Author: Harvey Phillips (Page 2 of 2)

Those Formerly Known as the Audience

(This post is a response, a build on, and my thoughts in response to reading this excellent piece of writing by Dean Shareski – I hope you have read what he has to say on this topic.)

In the five years I have been blogging in my classroom, I have seen a vast change in the students that I teach and in their experiences with technology, audience, and global communication.

When I first started, few of them had little experience even speaking with people from different parts of the world. When we first started blogging as a class and someone received a comment from a distant place on the globe, it was an event that was discussed and people often herded around the map to see where these places were. Even as our blogs became more popular thanks to some of the publicity we received, students were still very interested in the fact that people from other parts of the world were interested in what they had to say.

global communication

Now, through IM, Xbox Live, Facebook and a whole host of other things, most of the students I teach have at least some experience dealing with geography and timezones. It is no longer as novel to have spent time with people from different parts of the globe. The idea of global audience is no longer as motivating for many of them

I’ve been thinking about this a lot lately as I see it happening in my classroom. In the past, simply having an audience, knowing that people from somewhere else was reading their published material was enough to motivate students to do an excellent job. I’ve seen students revise and edit blog posts repeatedly in order for their work to be the best it possibly can before sharing it with their audience. Now, as students are becoming more used to user generated content being on the web, it doesn’t seem to have the same effect for all students. Many students still are motivated and interested in being global communicators and globally linked. Many students still are driven to do well with the knowledge that they have an audience. But this is changing. Now, as many students already have an account at a place like Facebook or YouTube before they come to my classroom, the idea of posting content of your own online is not as novel as it used to be. The idea of having an audience is not as appealing.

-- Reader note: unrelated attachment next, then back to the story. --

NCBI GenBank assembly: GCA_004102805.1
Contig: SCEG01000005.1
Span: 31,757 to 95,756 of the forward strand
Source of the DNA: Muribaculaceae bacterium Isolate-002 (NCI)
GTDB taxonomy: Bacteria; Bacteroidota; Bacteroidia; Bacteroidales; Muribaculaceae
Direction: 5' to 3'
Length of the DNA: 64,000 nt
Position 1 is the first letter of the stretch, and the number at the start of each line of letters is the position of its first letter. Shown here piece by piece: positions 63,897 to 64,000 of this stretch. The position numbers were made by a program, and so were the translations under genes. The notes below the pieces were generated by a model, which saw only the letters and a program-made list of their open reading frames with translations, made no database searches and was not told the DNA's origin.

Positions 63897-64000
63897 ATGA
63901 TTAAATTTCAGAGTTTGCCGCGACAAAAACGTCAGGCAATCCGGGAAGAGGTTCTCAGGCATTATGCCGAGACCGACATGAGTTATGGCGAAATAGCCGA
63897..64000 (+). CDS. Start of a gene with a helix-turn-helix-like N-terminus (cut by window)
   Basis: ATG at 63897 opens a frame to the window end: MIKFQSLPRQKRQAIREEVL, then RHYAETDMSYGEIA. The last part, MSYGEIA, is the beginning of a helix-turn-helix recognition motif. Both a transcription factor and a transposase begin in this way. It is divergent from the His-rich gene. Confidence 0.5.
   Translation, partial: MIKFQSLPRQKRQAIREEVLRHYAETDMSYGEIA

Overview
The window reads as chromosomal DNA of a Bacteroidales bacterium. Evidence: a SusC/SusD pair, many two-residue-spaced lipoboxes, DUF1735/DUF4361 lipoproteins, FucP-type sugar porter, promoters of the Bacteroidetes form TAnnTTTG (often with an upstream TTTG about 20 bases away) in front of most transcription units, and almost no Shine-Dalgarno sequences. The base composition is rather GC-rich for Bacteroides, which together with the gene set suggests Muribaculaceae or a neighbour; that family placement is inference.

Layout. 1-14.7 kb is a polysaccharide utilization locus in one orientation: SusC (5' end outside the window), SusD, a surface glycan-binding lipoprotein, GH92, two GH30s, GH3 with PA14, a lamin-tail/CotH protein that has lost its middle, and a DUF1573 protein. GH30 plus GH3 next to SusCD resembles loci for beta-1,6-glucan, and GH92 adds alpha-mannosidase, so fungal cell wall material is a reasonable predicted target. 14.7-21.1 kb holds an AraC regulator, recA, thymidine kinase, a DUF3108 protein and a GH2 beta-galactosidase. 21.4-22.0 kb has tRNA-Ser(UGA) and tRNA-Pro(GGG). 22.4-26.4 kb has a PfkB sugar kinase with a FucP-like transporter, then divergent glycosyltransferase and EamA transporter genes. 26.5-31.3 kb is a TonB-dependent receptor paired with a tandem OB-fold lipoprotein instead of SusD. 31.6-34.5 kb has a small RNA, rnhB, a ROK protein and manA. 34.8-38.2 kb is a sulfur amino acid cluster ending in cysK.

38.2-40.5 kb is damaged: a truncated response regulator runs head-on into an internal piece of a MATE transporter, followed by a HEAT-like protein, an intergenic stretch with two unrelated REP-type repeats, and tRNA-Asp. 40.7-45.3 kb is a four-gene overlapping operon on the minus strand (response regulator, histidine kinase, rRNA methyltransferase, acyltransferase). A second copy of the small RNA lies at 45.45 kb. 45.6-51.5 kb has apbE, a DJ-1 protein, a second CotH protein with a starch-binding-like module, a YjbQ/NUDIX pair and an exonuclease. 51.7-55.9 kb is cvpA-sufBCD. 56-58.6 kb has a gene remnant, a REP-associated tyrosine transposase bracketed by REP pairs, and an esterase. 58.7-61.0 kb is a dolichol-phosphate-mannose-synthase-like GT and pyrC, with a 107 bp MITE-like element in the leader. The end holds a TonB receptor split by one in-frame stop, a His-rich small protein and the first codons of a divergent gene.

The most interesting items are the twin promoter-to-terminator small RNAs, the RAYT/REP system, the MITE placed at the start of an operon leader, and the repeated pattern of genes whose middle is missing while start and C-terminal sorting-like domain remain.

So why should we continue to do so? Why should we continue to drive students online to post their own content?

While the motivating factor of audience may be dropping off for some students, there are still many reasons to have students publish their work online. First of all, it gives students experience becoming multimedia creators. I believe that online communication skills in all of their forms are vital. I think that just as my teachers expected me to know how to craft a well written business letter, I need to teach my students how to communicate a message using the tools of this time. This means through written texts such as blogs, videos, and audio files. It is essential that students learn to use them all. I also think it is vital that students learn how to use these tools for learning and working in collaborative global groups. As many people have found in their classrooms, there is a vast difference between the technology skills that students have mastered at home, and those required to deeply investigate and learn about a topic. Third, I think that students must have holes pushed through their classroom walls in order for them to broaden their perspective on many issues. Most of us live insular lives, and having access to technology can open us up to global ideas and perspectives. The opinions from real people around the world posted online can push our thinking into new places and new directions like is possible no where else.

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Privacy? I Give Up

While we’ve all known for years that pretty much everything we do on the internet is public and watched by someone, the Snowden revelations a few years ago offended me. I was offended that we had sunk that deeply. I was also offended that so few people seemed to care. “If you’re not doing anything wrong, why should you care?” I read over and over again. In my mind, this misses the point.

So I worked hard to try to do something about it. I wanted to maintain some modicum of privacy. I went so far as to transfer my domain, blogs, and email to Iceland, a country that I found after some research has some of the strongest privacy laws in the world.


But now? Today, I’m declaring that I think the task of maintaining some privacy online, for average people, is impossible.